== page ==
European politics had an eventful weekend as Emmanuel Macron’s party was defeated in the Paris mayor’s race and Green Party candidates won in several other major cities turning French local elections into a warning for the president. Polish voters denied President Andrzej Duda’s bid for quick re-election, forcing him into a runoff that puts in doubt a nationalist makeover of the eastern European country which has been often at odds with the EU bloc. Meanwhile, Iceland reelected its president, rejecting a right-wing challenger. The pound started the week higher against the dollar as traders also eye the latest meeting between top negotiators from the European Union and U.K. on a trade pact, with just a few days left to extend the Brexit transition period if needed. The euro was firmer against sterling buying 91.1 pence. A fresh round of talks is due to begin this week. This week, investors are looking to eurozone confidence data and German inflation figures for the latest gauge of the region’s economic health.
The dollar struggled to make headway this morning and riskier currencies inched ahead as investor sentiment swung between hopes for a global economic recovery and fears that a fresh wave of coronavirus cases could undermine the revival. The trade-exposed Australian and New Zealand dollars rose about 0.2% to near the middle of recent ranges. The Aussie, which has gained nearly 25% from a more than 17-year low hit in March, was last up 0.2% at $0.6869. The kiwi rose by the same margin to $0.6428. The USD eased back to 107.08 yen, though it remained well within the recent range of 106.06 to 107.63. In commodity markets, gold touched a record peak since early 2012 at $1,773 an ounce.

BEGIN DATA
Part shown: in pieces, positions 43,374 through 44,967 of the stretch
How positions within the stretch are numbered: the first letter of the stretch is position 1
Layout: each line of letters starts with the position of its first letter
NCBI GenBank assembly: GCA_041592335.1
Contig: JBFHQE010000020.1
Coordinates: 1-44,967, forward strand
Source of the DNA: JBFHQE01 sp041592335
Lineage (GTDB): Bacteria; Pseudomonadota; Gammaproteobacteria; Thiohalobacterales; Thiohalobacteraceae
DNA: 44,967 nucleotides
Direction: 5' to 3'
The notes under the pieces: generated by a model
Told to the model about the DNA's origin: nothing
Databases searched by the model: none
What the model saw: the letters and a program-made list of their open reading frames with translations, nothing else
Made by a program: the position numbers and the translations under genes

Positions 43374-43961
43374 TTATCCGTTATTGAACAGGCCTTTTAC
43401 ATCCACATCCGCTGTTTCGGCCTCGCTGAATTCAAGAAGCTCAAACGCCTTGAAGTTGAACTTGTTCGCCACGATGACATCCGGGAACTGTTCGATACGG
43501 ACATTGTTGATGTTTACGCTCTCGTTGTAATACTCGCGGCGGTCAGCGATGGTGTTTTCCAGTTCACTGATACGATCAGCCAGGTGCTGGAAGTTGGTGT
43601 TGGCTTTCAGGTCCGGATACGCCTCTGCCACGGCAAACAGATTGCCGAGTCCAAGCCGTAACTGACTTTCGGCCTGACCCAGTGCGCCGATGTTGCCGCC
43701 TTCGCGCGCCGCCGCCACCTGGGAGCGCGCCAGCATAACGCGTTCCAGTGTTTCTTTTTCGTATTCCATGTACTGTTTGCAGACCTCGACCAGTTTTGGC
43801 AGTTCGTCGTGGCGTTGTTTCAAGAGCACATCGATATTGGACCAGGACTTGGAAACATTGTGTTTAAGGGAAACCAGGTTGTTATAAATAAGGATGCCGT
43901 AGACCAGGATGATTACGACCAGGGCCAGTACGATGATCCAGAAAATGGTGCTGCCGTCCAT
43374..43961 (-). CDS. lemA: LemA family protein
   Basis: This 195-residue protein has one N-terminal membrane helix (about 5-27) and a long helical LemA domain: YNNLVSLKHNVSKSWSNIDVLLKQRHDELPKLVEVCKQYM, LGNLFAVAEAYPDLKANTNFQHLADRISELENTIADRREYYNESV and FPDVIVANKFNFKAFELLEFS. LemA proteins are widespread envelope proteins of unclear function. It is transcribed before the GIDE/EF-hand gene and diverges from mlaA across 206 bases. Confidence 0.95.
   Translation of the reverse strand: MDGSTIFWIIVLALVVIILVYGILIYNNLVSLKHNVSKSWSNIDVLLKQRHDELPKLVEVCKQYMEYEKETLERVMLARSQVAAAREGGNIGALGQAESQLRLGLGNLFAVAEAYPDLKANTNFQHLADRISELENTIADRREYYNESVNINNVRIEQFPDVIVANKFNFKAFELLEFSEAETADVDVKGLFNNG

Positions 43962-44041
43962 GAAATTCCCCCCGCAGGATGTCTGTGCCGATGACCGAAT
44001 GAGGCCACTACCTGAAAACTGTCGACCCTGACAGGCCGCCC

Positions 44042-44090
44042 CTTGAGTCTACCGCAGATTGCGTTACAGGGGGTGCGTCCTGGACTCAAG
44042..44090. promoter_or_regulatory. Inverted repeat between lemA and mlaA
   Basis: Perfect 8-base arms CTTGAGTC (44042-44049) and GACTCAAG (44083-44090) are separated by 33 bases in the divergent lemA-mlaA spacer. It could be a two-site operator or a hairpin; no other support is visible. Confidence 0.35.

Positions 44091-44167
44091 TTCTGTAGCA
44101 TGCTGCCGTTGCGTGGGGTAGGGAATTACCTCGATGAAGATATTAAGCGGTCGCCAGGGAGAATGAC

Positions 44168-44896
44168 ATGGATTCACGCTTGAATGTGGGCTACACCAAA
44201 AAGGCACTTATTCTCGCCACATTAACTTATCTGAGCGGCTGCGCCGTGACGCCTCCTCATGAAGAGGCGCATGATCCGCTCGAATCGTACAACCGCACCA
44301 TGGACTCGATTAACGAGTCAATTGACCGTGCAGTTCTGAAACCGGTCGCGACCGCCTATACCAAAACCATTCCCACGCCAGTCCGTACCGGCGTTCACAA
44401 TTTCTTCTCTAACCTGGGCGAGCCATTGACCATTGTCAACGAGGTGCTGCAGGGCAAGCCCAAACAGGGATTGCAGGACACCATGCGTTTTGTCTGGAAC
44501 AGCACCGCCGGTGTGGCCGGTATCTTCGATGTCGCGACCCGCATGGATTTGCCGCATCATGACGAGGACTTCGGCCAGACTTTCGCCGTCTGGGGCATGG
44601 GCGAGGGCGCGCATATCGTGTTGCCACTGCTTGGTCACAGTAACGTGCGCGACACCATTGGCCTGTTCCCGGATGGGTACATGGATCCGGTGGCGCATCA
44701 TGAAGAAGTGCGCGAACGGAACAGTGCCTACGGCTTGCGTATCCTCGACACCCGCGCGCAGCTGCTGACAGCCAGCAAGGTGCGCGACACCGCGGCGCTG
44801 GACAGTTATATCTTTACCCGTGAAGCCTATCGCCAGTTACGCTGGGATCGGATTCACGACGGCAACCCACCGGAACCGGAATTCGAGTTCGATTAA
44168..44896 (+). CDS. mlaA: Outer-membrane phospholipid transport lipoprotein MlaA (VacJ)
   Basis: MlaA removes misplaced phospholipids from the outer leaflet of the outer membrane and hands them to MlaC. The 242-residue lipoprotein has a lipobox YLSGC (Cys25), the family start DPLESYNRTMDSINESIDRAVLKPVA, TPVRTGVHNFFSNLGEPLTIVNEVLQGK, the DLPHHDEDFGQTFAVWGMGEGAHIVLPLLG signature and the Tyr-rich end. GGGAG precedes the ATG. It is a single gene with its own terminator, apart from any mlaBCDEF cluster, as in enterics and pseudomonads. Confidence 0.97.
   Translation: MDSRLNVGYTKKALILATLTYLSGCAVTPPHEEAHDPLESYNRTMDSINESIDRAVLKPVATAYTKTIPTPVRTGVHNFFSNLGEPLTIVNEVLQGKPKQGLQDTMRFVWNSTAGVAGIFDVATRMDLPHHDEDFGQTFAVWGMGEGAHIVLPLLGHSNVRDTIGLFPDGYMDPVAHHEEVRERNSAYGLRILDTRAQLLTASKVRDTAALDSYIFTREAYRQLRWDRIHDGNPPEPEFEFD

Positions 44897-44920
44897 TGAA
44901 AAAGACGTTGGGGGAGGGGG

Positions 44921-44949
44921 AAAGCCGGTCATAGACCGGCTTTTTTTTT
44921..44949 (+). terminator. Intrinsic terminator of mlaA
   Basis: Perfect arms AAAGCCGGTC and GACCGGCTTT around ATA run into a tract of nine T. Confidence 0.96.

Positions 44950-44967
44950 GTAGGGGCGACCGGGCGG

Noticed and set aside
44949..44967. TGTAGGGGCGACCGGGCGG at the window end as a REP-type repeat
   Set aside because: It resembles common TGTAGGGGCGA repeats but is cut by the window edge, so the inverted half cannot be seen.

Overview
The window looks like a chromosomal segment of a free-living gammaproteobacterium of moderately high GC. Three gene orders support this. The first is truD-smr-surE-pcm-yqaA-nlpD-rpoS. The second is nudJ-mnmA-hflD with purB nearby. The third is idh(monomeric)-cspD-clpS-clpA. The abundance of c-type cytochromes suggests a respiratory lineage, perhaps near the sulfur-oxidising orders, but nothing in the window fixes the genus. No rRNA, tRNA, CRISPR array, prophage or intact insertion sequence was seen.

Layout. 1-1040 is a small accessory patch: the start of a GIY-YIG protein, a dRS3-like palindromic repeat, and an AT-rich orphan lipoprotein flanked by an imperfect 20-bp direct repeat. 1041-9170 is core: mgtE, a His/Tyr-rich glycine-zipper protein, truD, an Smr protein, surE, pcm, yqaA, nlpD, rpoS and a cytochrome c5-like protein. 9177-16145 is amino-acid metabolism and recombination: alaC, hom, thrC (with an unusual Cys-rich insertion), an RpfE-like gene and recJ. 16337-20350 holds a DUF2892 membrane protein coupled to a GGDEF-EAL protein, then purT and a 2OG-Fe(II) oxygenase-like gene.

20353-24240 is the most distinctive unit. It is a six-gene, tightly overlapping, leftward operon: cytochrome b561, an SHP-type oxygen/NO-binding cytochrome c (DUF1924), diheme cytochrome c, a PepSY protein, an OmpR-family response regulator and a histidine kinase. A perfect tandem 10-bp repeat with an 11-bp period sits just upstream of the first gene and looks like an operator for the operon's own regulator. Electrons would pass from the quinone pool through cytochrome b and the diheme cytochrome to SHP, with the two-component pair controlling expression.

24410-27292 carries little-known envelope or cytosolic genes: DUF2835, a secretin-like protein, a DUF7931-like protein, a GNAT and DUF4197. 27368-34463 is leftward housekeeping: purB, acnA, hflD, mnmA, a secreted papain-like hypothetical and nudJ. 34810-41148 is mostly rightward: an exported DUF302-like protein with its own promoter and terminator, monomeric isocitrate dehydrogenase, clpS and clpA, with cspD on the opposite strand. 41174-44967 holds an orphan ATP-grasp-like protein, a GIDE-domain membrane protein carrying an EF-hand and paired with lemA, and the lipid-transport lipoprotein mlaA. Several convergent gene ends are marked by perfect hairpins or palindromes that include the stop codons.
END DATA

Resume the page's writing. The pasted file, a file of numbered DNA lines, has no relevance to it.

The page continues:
Markets began the week with a cautious tone as the relentless spread of the coronavirus finally made investors question their optimism on the global economy, benefiting safe harbour bonds and crimping oil prices. European shares edged higher as investors clung to hopes of a quicker economic recovery in the continent even as coronavirus cases surged globally. The pan-European STOXX 50 index rose 0.2% after opening in the red, lifted by automakers and travel & leisure companies. The S&P 500 eased 0.2% as Wall Street faltered on Friday with some U.S. states reconsidered their reopening plans. The global death toll from COVID-19 reached half a million people on Sunday. The first half of the year is drawing to a close and there's a case building for European equities to continue a rare outperformance over peers in the U.S. The Euro Stoxx 50 Index has performed better than the S&P 500 since mid-May and is on track to beat Wall Street for the first full month since September.